The use of herbicides with glyphosate has received a lot of controversy lately as it was revealed that glyphosate may be a cancer-causing agent. Glyphosate, an enzyme that is only found in plants, acts as a weed killer by stopping certain enzymatic pathway in unwanted plants. Many countries around the world are banning the use of herbicides containing glyphosate in order to protect the health and well-beings of their citizens.
Most recently, the European Union (EU) proposed a shorter renewal license for herbicides that contain glyphosate. The voting period for this agreement has been pushed back twice already due to lack of sufficient support. Many members of the EU disagree on whether to pass this new agreement. The permission for use of glyphosate herbicides in the EU expires July 1st, 2016. If an agreement is not made, the glyphosate companies are forced to pull their products from the EU in six months.
During the first round of votes that occurred June 1st 2016, the majority vote was to keep glyphosate use in the EU due to tests by European Food Safety Authority (EFSA) and German Federal Institute finding that glyphosate is not likely a carcinogen. However, many other member states are hesitant to believe these conclusions so a qualified majority was not reached. Moreover, several member states refused to take a position on either side. Nevertheless, the EU Commissioners reminded the Member States that even if the renewal of glyphosate use is agreed upon, individual member states can still decide whether they will allow use of glyphosate domestically.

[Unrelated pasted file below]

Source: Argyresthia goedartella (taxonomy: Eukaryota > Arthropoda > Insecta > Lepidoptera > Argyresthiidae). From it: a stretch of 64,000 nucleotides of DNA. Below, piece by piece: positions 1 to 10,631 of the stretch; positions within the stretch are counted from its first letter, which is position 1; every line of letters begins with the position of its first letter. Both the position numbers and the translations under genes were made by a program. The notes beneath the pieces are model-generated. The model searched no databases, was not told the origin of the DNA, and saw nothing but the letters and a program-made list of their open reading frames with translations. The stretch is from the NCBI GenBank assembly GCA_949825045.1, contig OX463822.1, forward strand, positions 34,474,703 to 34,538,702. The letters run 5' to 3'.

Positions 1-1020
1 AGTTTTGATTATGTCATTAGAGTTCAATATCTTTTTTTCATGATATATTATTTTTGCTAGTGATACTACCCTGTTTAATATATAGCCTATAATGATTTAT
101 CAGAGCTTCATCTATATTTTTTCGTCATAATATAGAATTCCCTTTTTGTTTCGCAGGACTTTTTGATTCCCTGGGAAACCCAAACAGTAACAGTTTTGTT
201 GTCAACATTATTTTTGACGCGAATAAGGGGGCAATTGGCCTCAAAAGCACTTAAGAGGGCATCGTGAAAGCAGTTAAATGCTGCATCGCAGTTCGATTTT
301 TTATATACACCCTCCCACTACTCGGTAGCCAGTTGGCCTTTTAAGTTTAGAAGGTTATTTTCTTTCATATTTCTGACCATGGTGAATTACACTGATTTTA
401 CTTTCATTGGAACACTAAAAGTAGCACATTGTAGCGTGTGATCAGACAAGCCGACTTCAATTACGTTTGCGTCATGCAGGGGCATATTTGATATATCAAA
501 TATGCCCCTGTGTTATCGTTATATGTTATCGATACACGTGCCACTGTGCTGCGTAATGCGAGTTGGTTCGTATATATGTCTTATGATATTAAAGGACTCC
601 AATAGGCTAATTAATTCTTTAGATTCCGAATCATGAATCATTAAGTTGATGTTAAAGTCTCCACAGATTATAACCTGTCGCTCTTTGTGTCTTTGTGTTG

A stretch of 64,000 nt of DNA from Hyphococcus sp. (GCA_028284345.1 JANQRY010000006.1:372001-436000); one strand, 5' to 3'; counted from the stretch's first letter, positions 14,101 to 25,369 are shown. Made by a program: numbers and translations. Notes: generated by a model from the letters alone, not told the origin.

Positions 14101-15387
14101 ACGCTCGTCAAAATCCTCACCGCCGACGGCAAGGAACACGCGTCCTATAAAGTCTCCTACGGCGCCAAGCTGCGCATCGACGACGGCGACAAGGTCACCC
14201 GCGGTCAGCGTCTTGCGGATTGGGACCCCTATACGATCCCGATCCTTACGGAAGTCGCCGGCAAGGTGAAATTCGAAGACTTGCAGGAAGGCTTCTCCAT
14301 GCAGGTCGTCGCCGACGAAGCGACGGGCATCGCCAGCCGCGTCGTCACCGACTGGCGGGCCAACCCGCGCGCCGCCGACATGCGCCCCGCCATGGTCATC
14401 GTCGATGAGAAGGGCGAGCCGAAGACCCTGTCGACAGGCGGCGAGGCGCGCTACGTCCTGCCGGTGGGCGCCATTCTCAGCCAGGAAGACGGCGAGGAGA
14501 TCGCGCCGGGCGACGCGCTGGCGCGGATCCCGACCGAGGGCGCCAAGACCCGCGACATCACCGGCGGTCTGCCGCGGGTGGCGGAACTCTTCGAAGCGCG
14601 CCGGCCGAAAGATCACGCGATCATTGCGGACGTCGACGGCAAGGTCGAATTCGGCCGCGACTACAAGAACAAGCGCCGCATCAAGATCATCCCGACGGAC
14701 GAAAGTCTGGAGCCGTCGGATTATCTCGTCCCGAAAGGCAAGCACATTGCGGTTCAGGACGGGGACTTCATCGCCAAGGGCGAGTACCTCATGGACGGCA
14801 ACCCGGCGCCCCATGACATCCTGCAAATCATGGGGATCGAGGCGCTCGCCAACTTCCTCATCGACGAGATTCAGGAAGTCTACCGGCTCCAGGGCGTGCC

Another meeting is set Monday, June 6th, 2016, to have another Member State vote in efforts to produce a collective agreement on the use of herbicides containing glyphosate. However, if a consensus cannot be reached, the final decision will be left to the European Union's Agency for Chemical Products (ECHA).